A new study of plastic straw alternatives reveal some of the most popular among climate change activists contain banned chemicals.
The study, conducted by environmental scientists at the University of Antwerp, tested five different types of plastic-alternative straws for toxic perfluorinated and polyfluorinated substances (PFAS).
PFAS are common in a number of household products, including cookware, packaging, and apparel meant for all-weather conditions.
PFAS are known for their longevity within the human body as well as the environment.
They’ve been linked to testicular cancer, thyroid disease, kidney cancer, and a variety of other illnesses.
“Straws made from plant-based materials, such as paper and bamboo, are often advertised as being more sustainable and eco-friendly than those made from plastic,” corresponding author Thimo Groffen said in a statement.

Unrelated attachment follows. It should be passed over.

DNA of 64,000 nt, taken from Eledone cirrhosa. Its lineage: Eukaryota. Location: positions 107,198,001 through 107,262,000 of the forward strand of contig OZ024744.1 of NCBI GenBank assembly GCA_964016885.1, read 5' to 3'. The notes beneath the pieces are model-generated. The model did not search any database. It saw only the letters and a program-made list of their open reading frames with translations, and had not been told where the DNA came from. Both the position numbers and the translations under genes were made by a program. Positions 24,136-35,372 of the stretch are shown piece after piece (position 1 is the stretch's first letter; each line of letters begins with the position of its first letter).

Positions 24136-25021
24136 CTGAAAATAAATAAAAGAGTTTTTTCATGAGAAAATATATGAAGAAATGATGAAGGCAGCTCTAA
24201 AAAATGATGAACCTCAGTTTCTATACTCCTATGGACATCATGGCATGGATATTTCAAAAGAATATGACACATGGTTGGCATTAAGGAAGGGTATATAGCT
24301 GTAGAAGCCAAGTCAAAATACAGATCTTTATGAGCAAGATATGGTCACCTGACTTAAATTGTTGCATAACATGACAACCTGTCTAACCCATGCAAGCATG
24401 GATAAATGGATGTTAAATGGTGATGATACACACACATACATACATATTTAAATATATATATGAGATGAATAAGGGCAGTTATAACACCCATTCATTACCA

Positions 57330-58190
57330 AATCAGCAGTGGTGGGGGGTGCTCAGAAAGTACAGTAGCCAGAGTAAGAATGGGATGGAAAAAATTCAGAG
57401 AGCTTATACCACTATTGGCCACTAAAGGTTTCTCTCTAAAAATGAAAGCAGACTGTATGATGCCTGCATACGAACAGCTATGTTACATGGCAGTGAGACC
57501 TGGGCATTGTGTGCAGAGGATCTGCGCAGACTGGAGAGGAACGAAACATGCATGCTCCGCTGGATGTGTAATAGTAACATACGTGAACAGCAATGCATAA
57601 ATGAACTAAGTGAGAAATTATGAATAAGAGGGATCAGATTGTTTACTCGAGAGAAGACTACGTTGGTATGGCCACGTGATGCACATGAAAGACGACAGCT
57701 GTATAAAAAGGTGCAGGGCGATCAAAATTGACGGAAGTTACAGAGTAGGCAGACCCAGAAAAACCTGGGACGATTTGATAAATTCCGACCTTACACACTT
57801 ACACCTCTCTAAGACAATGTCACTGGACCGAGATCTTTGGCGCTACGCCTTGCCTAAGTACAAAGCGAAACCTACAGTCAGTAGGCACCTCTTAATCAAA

“However, the presence of PFAS in these straws means that’s not necessarily true.”
The study built off a previous study that focused on US drinking straws.
Groffen and his team were interested in the straws sold commercially in countries like Belgium and the UK, which have banned the sale of single-use plastic products such as straws.
The test subjects were 39 brands of straws made from five different materials: paper, bamboo, glass, stainless steel and plastic.
29 of those brands were found to contain PFAS, or nearly 70%.
Paper straws, which have popped up all over the world as a common alternative to plastic, were actually the worst offenders.
18 in 20 paper straw brands contained PFAS.
Four out of five bamboo brands were the next worst offenders.
Plastic came in the middle of the pack, with three out of four brands containing PFAS. Glass saw just two of five brands contain the chemicals.
Perhaps unsurprisingly, none of the five brands of stainless-steel straws contained PFAS.
The most common PFAS compound detected in the straws, PFOA, has been banned around the world since 2020.
The scientists also called out the presence of TFA and TFMS in the straws, which are highly water-soluble PFAS that could likely leach out of straws and into drinks directly.
In conclusion, Groffen suggested consumers stick with stainless-steel straws if they must use a straw at all.